COVID-19 drug, Remdesivir, could cost N906,750 for a five – day dosage, says manufacturer

GILEAD Sciences Inc, drugmaker of Remdesivir, touted as Covid-19 drug, announced that the United States, US, and other developed countries will pay a stipulated $2,340 for a short course treatment for a regular patient.

Revealing its pricing plans, the drug company which is set to put the coronavirus fighting drugs on the shelves in July, stated its official government price is pegged at $390 per dose in the US and other developed nations.

Its shortest treatment course which is expected to last for five days would cost $2,340 per patient equivalent of N906,750 in Nigeria.

The drug manufacturer anticipates that a longer treatment course for 14 days would cost $4,290 which is about N1,662,375, expecting to have more than one million treatment courses available by the end of the year.

Daniel O’Day, Chief Executive Officer (CEO) of Gilead Inc said the intention of the drug company was to enable governments to negotiate prices directly.

“The logic is that we wanted a single government price around the developed world. This medicine is priced far below the value it brings to health-care systems and that’s true for private payers and government payers,” he said.

However, the company did not indicate its charge for governments in less advanced countries like Nigeria for the drug which has won acclaim from health officials but is yet to gain final approval for commercial sale.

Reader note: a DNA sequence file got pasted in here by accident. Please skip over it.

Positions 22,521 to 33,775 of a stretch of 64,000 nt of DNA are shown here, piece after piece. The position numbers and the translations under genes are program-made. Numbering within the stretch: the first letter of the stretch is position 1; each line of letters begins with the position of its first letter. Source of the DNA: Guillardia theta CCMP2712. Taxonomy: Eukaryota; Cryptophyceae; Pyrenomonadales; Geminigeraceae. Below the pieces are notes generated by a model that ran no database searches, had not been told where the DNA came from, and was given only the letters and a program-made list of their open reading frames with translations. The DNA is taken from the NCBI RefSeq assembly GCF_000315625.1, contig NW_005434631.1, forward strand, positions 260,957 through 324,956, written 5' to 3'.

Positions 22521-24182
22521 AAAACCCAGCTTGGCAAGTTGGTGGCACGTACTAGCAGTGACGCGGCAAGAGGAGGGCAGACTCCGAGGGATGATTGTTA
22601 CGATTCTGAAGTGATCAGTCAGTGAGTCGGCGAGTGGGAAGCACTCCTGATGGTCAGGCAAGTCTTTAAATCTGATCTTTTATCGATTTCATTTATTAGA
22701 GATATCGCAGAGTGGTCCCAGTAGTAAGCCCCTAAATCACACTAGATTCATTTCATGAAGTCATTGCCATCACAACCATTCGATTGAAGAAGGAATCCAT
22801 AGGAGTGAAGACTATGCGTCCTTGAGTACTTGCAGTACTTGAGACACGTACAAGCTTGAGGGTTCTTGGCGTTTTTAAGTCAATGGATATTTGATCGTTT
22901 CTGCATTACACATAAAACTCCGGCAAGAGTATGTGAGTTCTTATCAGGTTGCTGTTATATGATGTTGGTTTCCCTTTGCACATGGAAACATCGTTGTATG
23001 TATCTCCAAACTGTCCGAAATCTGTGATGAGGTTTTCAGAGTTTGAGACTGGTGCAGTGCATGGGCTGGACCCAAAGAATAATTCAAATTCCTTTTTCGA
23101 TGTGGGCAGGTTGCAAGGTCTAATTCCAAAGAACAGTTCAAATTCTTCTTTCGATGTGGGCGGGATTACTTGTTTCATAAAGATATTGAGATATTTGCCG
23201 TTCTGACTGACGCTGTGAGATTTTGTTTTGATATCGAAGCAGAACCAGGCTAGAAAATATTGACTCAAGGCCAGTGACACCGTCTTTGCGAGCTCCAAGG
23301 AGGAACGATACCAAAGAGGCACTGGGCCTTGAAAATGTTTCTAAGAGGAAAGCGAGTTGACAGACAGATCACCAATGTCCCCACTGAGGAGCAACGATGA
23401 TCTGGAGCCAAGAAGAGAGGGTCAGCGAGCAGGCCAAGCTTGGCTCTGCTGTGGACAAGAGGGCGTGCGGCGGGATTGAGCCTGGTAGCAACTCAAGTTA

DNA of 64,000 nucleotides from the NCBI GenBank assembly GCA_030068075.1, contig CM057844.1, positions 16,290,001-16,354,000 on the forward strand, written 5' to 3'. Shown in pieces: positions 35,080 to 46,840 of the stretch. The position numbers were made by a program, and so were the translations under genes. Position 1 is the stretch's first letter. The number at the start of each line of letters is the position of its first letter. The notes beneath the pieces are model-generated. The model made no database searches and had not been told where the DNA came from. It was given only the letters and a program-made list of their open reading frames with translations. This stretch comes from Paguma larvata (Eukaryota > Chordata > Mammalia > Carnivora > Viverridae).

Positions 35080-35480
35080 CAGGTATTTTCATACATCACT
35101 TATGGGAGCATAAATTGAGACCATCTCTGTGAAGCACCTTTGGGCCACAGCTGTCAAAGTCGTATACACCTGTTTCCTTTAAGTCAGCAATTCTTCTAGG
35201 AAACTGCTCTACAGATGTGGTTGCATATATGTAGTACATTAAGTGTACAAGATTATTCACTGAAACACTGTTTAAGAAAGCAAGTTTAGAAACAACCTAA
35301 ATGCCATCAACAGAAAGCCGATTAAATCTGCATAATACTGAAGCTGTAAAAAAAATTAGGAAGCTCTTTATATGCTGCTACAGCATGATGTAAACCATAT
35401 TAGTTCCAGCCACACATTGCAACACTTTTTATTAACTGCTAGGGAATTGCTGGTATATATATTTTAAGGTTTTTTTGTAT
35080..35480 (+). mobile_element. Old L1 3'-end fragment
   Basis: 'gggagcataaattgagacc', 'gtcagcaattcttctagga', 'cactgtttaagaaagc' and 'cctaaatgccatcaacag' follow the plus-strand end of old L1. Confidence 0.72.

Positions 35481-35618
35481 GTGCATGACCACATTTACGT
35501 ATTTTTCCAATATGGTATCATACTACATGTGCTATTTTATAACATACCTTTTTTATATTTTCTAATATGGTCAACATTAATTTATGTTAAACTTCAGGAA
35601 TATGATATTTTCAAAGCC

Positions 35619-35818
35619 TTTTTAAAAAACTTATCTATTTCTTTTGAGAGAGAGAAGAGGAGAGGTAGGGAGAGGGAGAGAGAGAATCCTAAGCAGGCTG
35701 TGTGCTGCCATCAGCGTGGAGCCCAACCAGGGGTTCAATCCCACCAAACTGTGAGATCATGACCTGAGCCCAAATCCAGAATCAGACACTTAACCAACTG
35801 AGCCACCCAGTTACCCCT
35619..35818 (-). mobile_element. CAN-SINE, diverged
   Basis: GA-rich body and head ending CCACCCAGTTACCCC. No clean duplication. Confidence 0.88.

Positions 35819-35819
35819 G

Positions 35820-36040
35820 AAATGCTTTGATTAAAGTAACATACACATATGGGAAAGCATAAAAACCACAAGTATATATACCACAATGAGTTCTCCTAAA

Remdesivir, an antiviral drug dispensed intravenously and previously tested as a treatment for Ebola, is among the experimental treatments for COVID-19 and is being studied in multiple clinical trials around the world.






     

     

    The drug was found to hasten recovery of COVID-19 by about four days in hospitalised patients during clinical trials as it is currently used on compassionate grounds in the US and other countries.

    Gilead is expected to manufacture 1.5 million doses by the end of May, to make up for over 210,000 treatment courses, if most patients will be treated for five days, and more than one million treatment courses by the end of this year.

    The company had pledged to donate 1.5 million doses to hospitals free of charge but declined to say how much it will charge for Remdesivir it began manufacture in June. Some of the donated supply will be distributed internationally.

    Nigeria has carried out about 130,000 coronavirus tests with 24,567 confirmed cases which indicates a test positivity rate of 19 per cent across the rest of the country but Lagos State with a majority of cases has a test positivity rate of 27.1 per cent.

    Amos Abba is a journalist with the International Center for Investigative Reporting, ICIR, who believes that courageous investigative reporting is the key to social justice and accountability in the society.

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